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28 September 2011 Did Michelson and Morley test the wrong phenomenon?
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"Our Universe does not have a real cosmic medium". "Light is fundamentally dual, comprising a wave aspect and a particle aspect". These two statements are jointly present in most physics textbooks, but they are logically incompatible. The argument against mediation is based on the outcome of the Michelson-Morley experiment. It only works under the assumption that light is a running wave in the ether, similar to a sound wave in the air. Without such an assumption, invariance only proves that the speed of light is not the speed of a wave. If light has a dual nature, then the speed of light is the speed of the particle aspect. In quantum mechanics, it can be described as the speed of the photon. Classical models would suggest that the speed of light is equal to the rate of mutual generation of electric and magnetic fields across space. Alternatively, the speed of light can be described as the speed of a train of fields, propagating like a stream of particles. There is no room for running waves in these models, except as a constituent element of static fields. For a coherent account of our knowledge, the second statement should be preserved, and the first one should be rejected.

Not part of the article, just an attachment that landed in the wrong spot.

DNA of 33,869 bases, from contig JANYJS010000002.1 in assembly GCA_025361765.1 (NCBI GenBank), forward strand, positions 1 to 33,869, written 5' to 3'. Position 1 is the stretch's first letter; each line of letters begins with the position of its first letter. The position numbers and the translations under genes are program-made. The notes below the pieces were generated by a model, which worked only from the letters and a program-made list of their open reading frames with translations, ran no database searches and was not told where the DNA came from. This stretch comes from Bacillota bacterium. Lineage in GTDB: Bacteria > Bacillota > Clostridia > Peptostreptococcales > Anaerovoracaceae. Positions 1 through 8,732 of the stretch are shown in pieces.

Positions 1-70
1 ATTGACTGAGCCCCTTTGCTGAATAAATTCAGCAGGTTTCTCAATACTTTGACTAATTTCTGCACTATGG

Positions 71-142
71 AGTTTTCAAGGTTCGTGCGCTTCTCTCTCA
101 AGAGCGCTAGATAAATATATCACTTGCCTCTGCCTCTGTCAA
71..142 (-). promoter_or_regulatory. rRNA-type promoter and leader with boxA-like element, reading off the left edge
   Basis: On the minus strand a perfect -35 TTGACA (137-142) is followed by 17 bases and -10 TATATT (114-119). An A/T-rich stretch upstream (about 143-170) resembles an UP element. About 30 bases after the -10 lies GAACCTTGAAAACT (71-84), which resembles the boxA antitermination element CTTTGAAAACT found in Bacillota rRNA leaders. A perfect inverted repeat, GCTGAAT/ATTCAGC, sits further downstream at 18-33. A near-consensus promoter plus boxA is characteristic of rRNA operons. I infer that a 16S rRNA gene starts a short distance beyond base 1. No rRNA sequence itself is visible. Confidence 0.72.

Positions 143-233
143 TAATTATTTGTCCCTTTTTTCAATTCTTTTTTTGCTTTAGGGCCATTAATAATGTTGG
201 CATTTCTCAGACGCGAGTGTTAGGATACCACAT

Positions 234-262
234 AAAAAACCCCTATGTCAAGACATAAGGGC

© (2011) COPYRIGHT Society of Photo-Optical Instrumentation Engineers (SPIE). Downloading of the abstract is permitted for personal use only.
Ghenadie N. Mardari "Did Michelson and Morley test the wrong phenomenon?", Proc. SPIE 8121, The Nature of Light: What are Photons? IV, 81211L (28 September 2011);


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